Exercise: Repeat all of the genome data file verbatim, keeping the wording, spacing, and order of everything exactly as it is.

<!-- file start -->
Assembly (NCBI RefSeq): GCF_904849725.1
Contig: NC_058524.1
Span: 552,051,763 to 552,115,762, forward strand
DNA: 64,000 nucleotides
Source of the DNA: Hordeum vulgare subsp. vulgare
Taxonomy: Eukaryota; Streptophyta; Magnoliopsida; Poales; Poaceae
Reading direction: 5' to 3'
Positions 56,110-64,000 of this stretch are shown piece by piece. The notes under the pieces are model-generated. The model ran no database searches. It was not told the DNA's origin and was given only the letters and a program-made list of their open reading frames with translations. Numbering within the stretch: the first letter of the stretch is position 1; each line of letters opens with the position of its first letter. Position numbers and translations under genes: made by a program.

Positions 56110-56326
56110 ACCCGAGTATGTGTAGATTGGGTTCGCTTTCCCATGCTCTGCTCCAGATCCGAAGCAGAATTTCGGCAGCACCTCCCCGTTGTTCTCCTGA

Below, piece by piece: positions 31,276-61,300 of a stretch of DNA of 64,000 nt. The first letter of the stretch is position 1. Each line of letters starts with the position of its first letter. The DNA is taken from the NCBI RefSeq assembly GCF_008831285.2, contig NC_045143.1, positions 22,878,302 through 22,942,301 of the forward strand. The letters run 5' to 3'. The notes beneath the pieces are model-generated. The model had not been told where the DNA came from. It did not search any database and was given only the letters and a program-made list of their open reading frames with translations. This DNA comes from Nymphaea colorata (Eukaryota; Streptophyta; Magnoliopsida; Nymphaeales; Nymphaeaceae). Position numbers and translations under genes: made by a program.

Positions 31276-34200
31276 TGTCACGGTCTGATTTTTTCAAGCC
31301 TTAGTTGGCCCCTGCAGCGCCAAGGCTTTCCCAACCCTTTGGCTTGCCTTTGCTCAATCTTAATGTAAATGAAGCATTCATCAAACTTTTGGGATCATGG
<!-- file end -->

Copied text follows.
Assembly (NCBI RefSeq): GCF_904849725.1
Contig: NC_058524.1
Span: 552,051,763 to 552,115,762, forward strand
DNA: 64,000 nucleotides
Source of the DNA: Hordeum vulgare subsp. vulgare
Taxonomy: Eukaryota; Streptophyta; Magnoliopsida; Poales; Poaceae
Reading direction: 5' to 3'
Positions 56,110-64,000 of this stretch are shown piece by piece. The notes under the pieces are model-generated. The model ran no database searches. It was not told the DNA's origin and was given only the letters and a program-made list of their open reading frames with translations. Numbering within the stretch: the first letter of the stretch is position 1; each line of letters opens with the position of its first letter. Position numbers and translations under genes: made by a program.

Positions 56110-56326
56110 ACCCGAGTATGTGTAGATTGGGTTCGCTTTCCCATGCTCTGCTCCAGATCCGAAGCAGAATTTCGGCAGCACCTCCCCGTTGTTCTCCTGA

Below, piece by piece: positions 31,276-61,300 of a stretch of DNA of 64,000 nt. The first letter of the stretch is position 1. Each line of letters starts with the position of its first letter. The DNA is taken from the NCBI RefSeq assembly GCF_008831285.2, contig NC_045143.1, positions 22,878,302 through 22,942,301 of the forward strand. The letters run 5' to 3'. The notes beneath the pieces are model-generated. The model had not been told where the DNA came from. It did not search any database and was given only the letters and a program-made list of their open reading frames with translations. This DNA comes from Nymphaea colorata (Eukaryota; Streptophyta; Magnoliopsida; Nymphaeales; Nymphaeaceae). Position numbers and translations under genes: made by a program.

Positions 31276-34200
31276 TGTCACGGTCTGATTTTTTCAAGCC
31301 TTAGTTGGCCCCTGCAGCGCCAAGGCTTTCCCAACCCTTTGGCTTGCCTTTGCTCAATCTTAATGTAAATGAAGCATTCATCAAACTTTTGGGATCATGG